Wilmot Veterinary Clinic


1465 Trussler Rd. Kitchener, ON N2R 1S7

pet cryosurgery in kitchener, on

Many pets get benign nuisance skin lumps like skin tags, skin warts, and sebaceous adenomas.

Cryosurgery allows veterinarians to remove these types of superficial lumps without the need for your pet to have surgery with full anesthesia. These types of lumps can often be removed on an awake pet without any medication, but sometimes to help calm and relax your pet, pre-visit oral medications and/or a local lidocaine block may be suggested. As a result, cryosurgery allows veterinarians to remove certain lumps as a same-day outpatient procedure. Therefore, removing these lumps is more affordable and safer than the traditional methods. Recovery is quick and simple without the need for stitches or sutures. Cryosurgery can also be used to save time and surgical costs when we are performing other procedures that require full anesthesia, like dentistry.

Cryosurgery uses freezing temperatures to destroy the cells of diseased tissue. Once the freezing has occurred, the diseased tissue slowly dies, followed by normal tissue healing over a period of weeks. In many cases, and depending on the site and the condition, cryosurgery cures the disease. In some cases, more than one treatment may be needed for the therapy to be completely curative.

If your pet has a skin condition or other skin tag or tumour, send us some photos or book an appointment so we can evaluate it together in our clinic and decide if cryosurgery might be a good option for your pet.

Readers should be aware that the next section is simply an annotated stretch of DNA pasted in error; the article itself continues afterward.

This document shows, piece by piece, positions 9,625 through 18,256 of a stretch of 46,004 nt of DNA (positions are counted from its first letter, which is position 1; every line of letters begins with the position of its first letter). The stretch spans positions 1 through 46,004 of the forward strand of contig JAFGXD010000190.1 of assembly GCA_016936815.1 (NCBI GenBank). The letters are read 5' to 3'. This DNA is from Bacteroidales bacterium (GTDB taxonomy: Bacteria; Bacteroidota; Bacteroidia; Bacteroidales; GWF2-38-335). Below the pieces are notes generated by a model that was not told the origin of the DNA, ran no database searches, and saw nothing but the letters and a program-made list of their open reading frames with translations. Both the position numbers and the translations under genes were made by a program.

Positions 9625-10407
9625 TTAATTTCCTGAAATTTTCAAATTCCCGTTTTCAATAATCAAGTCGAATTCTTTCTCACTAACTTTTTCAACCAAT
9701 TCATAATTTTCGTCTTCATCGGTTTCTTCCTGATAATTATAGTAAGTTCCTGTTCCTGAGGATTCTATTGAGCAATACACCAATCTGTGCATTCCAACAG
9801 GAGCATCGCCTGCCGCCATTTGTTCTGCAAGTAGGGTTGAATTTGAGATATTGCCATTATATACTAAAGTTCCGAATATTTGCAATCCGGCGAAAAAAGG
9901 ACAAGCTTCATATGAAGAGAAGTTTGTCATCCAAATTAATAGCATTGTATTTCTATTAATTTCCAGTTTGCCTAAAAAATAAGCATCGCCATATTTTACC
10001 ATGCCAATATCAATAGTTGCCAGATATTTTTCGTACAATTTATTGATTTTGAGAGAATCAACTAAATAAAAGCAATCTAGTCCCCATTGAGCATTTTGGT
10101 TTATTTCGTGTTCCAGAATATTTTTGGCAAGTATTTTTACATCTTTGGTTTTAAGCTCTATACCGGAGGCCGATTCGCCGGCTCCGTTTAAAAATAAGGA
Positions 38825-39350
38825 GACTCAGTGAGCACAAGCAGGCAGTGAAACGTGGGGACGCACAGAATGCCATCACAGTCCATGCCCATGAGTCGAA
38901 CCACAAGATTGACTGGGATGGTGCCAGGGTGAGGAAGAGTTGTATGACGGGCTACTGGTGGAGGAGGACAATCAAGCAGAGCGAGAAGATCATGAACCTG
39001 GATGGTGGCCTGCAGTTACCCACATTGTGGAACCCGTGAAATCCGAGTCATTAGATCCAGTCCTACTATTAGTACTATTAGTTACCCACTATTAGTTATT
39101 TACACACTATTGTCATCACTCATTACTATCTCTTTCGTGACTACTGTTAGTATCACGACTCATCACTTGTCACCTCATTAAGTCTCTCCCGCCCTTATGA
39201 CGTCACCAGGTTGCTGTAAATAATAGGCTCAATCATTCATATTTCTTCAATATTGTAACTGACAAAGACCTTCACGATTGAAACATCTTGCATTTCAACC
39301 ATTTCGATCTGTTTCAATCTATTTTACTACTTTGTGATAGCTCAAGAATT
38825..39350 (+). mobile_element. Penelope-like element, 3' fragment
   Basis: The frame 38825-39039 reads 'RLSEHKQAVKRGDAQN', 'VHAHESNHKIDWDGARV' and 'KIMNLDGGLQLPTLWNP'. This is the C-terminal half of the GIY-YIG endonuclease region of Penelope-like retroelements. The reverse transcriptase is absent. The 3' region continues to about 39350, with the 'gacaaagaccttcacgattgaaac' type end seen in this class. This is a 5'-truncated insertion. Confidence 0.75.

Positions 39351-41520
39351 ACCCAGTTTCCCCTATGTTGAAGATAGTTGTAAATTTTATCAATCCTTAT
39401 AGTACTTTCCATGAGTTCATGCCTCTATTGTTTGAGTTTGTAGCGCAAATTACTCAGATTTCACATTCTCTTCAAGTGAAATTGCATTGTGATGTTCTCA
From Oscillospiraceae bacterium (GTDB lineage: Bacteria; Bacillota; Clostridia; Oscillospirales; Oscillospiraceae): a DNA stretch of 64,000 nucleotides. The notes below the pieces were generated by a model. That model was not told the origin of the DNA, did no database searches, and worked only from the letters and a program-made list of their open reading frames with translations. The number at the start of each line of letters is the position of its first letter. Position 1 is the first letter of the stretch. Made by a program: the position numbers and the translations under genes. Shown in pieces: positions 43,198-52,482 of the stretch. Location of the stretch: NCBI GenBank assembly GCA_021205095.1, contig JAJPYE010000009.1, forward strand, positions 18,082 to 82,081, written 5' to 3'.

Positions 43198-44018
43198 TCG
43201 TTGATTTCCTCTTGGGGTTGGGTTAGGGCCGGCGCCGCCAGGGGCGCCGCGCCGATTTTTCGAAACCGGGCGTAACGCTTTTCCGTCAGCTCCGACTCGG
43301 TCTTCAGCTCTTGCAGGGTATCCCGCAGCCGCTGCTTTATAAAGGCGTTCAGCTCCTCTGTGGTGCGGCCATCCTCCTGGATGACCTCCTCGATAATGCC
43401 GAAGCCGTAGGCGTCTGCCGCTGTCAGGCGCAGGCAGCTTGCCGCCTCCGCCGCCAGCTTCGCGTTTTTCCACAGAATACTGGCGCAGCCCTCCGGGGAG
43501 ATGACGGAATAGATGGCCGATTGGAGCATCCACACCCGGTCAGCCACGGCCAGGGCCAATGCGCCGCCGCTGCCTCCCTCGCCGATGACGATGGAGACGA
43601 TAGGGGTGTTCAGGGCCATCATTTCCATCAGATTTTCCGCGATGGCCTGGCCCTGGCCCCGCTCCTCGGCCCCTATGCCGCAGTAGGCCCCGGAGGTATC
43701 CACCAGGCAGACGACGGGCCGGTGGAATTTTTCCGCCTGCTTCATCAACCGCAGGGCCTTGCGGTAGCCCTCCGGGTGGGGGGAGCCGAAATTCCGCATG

Two common lumps that can be easily removed with cryosurgery are listed below.

Skin Tags

Skin tags are thin and floppy at the base. The entire skin tag may have a flattened appearance, or it may be slightly rounded and have a teardrop shape. Skin tags tend to dangle from the skin and, unlike warts, you can move skin tags back and forth with your fingers. Skin tags are usually the same colour as your dog’s skin.

Sebaceous Adenomas

Sebaceous adenomas present themselves as elevated, nodular masses that typically range in size between that of a pea and a large marble. These tumours are most prevalent in dogs that are over 7 years of age and often present little or no discomfort to the dog. However, in some cases, they can be itchy and inflamed.

No question is too big or too small.

If you have a question our contact information is below. We look forward to hearing from you and seeing you soon.


1465 Trussler Rd.

Kitchener, ON N2R 1S7

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MON to FRI: 8am - 6pm
SATURDAY: 8am - 12pm
SUNDAY: Closed

*Closed on Saturdays during holiday weekends.

phone numbers

PHONE: 519-696-3102


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